Thomas Niehaus

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Thomas Niehaus (* 1981 in Lübeck ) is a German actor .


Thomas Niehaus comes from Lübeck, where he grew up with three siblings. His father was a judge ; his mother medical-technical assistant. Niehaus attended an anthroposophical kindergarten in Lübeck and went to a Waldorf school . He played in the theater group of his school up to grade 12. At the age of 12 he applied to a newspaper advertisement in the Lübecker Nachrichten for the role of Michel from Lönneberga for performances on the Lübeck open-air stage, where he was hired for the lead role after a casting in Bad Segeberg and played the role in Lübeck for a summer .

2001-2004 Acting Niehaus studied at the Academy of Music and Drama in Hannover . He gained his first stage experience during his studies in theater performances at the Theater Lübeck and at the State Theater in Hanover (2003/04 season).

Before completing his acting training, Thomas Niehaus received his first permanent engagement at the Berliner Ensemble in 2004 under the direction of Claus Peymann . His first production there in the 2004/05 season was the piece Wolken. Home. And then home from Elfriede Jelinek . He worked at the Berliner Ensemble a. a. with the directors Claus Peymann, Thomas Langhoff , Manfred Karge and Philip Tiedemann.

Niehaus has been a permanent member of the Thalia Theater in Hamburg since the 2009/10 season . In the 2012/13 season he was there in Luk Perceval's production of the Fallada novel Everyone dies for himself as master carpenter Otto Quangel in the lead role. In June 2014 Niehaus also made a guest appearance at the Dresden State Theater with the Fallada production .

For a few years now, Niehaus has also been increasingly seen in film roles. 2017 he played alongside Anja Kling in the TV comedy Twin the rehabilitation Dr. Simon Arping. In the ZDFneo mini-series Brother - Black Power (first broadcast from October 2017), Niehaus took on a continuous supporting role in the series; he played Karsten Mehnert, the owner of a semi-criminal internet shop.

He also works as a radio play speaker . Niehaus lives in Hamburg.

Theater roles (selection)

  • 2004–2008: Berliner Ensemble (member of the ensemble)
    • 2004/05: Andorra (role: Andri, director: Claus Peymann)
    • 2004/05: Nathan the Wise (role: Templar, director: Claus Peymann)
    • 2007/08: Drums in the Night (role: Andreas Kragler, director: Philip Tiedemann)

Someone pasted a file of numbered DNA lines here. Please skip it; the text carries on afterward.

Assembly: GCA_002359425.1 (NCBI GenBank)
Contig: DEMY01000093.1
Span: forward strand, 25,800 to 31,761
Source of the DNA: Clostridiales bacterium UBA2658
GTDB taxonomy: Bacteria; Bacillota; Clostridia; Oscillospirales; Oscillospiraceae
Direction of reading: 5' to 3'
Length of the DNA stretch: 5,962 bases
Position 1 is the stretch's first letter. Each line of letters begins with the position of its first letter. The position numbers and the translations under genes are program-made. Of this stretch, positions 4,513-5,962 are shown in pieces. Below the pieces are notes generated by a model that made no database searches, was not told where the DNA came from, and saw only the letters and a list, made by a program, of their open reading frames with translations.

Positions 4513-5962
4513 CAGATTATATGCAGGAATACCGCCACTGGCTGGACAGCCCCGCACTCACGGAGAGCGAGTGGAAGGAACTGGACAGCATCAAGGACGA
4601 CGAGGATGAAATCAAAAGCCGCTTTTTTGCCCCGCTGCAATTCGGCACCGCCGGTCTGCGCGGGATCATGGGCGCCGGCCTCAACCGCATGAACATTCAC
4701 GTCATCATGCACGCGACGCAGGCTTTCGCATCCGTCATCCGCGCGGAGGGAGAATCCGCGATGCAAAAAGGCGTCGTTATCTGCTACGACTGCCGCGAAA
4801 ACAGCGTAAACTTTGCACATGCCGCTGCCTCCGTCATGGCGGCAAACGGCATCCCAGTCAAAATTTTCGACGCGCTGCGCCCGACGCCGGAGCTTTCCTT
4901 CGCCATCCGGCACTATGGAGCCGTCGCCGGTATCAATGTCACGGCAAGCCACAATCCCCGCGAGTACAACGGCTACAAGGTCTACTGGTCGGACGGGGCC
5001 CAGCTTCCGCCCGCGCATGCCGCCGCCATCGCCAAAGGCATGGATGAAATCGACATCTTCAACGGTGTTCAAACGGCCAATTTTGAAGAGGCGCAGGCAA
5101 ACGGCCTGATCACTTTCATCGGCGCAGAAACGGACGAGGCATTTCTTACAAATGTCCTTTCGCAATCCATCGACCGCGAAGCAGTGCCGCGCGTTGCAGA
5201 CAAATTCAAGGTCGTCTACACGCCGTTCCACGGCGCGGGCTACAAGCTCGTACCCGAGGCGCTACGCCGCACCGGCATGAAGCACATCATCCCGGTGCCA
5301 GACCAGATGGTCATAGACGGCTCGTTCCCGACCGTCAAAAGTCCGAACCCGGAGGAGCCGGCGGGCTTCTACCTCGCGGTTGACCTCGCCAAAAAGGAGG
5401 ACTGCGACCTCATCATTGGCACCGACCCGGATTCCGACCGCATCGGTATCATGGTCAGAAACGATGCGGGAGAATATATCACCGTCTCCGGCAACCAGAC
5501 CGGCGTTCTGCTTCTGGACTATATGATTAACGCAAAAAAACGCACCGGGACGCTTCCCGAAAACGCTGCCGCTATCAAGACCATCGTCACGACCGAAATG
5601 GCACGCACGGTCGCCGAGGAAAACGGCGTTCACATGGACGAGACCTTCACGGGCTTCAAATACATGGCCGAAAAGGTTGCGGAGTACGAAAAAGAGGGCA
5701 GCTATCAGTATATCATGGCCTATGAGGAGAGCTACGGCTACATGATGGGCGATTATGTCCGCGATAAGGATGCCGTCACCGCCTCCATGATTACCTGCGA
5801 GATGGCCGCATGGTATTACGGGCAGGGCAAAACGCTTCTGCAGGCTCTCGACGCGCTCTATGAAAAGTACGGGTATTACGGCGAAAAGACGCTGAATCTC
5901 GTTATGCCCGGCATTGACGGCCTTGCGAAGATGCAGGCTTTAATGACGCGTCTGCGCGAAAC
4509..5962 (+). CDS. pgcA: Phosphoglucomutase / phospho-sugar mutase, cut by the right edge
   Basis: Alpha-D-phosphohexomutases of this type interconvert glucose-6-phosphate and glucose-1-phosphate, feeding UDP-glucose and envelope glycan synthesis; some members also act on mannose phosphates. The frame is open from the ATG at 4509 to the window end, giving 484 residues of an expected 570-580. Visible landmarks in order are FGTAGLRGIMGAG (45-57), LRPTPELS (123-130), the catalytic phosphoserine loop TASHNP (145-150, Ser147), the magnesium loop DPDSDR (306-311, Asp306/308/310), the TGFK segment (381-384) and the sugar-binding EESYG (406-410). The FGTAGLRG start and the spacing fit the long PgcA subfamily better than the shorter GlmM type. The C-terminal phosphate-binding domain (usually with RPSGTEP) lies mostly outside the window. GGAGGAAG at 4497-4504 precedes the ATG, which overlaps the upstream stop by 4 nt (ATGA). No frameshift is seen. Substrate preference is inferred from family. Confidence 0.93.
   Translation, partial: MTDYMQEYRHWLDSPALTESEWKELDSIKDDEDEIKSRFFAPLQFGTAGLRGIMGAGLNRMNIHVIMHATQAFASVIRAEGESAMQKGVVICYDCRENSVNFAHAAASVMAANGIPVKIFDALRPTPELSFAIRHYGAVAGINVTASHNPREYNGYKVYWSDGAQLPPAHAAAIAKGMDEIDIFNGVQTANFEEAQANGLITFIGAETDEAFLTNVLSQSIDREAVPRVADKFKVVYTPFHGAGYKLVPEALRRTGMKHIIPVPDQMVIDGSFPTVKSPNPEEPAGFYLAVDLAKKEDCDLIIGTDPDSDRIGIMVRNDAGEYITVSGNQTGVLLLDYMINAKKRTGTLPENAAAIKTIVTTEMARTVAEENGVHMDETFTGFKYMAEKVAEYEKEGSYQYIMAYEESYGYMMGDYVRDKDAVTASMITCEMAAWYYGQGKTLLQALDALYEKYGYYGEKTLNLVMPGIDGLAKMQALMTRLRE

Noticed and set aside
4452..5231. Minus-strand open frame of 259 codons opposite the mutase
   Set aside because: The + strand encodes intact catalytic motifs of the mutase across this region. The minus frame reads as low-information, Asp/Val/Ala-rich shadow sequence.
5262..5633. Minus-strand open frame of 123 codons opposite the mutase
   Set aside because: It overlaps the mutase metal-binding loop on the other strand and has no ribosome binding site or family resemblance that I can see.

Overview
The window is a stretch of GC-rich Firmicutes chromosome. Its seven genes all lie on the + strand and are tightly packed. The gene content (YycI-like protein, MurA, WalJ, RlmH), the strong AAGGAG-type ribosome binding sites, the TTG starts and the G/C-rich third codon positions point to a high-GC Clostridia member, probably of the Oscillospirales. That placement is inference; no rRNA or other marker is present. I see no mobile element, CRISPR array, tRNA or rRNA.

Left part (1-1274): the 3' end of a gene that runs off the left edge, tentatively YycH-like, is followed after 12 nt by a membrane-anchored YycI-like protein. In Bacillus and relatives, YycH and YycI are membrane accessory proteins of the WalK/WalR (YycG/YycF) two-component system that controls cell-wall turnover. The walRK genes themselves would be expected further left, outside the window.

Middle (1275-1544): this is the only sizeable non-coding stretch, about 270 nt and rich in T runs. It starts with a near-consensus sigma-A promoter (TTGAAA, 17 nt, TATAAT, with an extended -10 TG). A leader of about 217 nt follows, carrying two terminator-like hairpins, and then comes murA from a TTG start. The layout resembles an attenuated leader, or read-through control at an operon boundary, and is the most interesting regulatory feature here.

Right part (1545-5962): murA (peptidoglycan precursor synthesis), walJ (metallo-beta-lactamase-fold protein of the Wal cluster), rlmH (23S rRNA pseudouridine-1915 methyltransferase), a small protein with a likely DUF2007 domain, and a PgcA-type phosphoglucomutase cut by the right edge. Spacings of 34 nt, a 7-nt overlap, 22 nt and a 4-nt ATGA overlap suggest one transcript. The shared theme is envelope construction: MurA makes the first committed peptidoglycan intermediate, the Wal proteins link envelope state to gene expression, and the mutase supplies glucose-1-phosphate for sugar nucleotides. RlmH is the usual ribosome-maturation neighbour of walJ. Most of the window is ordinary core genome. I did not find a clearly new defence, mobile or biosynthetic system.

• 2007/08: Saved (role: Len, director: Thomas Schulte-Michels)


In October 2014, Niehaus and Julian Greis , Mirco Kreibich , Daniel Lommatzsch, Jörg Pohl, Rafael Stachowiak , André Szymanski and Sebastian Zimmler received the Rolf Mares Prize in the "Best Actor" category for the performance of Moby Dick in Hamburg's Thalia- Theatre.

In May 2017, the performance "When the role sings or the perfect angler" by Thomas Niehaus and his fellow actor Paul Schröder was awarded the critics' and audience awards at the Radikal jung Festival of Young Directors at the Munich Volkstheater .

Filmography (selection)

Web links

Individual evidence

  1. a b Thomas Niehaus profile and vita at Retrieved October 7, 2015
  2. a b c d Thalia - this is the new generation In: Hamburger Abendblatt of April 21, 2012. Accessed on October 7, 2015
  3. The information on Niehaus' biography comes from an interview with Niehaus as part of the Thalia Actor's Studio event series. The interview was broadcast on the Hamburg community channel Tide Tv. Accessed October 2015.
  4. a b c d e f g h ( page no longer available , search in web archives: Thomas Niehaus ); Vita; Concert program of the Hamburg Symphony Orchestra . Retrieved October 7, 2015@1@ 2Template: Toter Link /
  5. Wortfraß on the appetizer plate In: Berliner Zeitung of March 4, 2005. Retrieved on October 7, 2015
  6. ( page no longer available , search in web archives: everyone dies for himself ) press reviews. Official website of the Staatsschauspiel Dresden . Retrieved October 7, 2015@1@ 2Template: Toter Link /
  7. Brother - Black Power: An Eye for an Eye . Plot and cast. Retrieved November 12, 2017.
  8. ^ "Emilia Galotti": Schnippisches Schneewittchen performance review . In: Hamburger Abendblatt, January 23, 2012. Accessed October 7, 2015
  9. Hamburg Rolf Mares Prize 2014 awarded . List of award winners. of October 28, 2014. Accessed October 7, 2015
  10. Priced twice ., May 8, 2017. Accessed June 30, 2017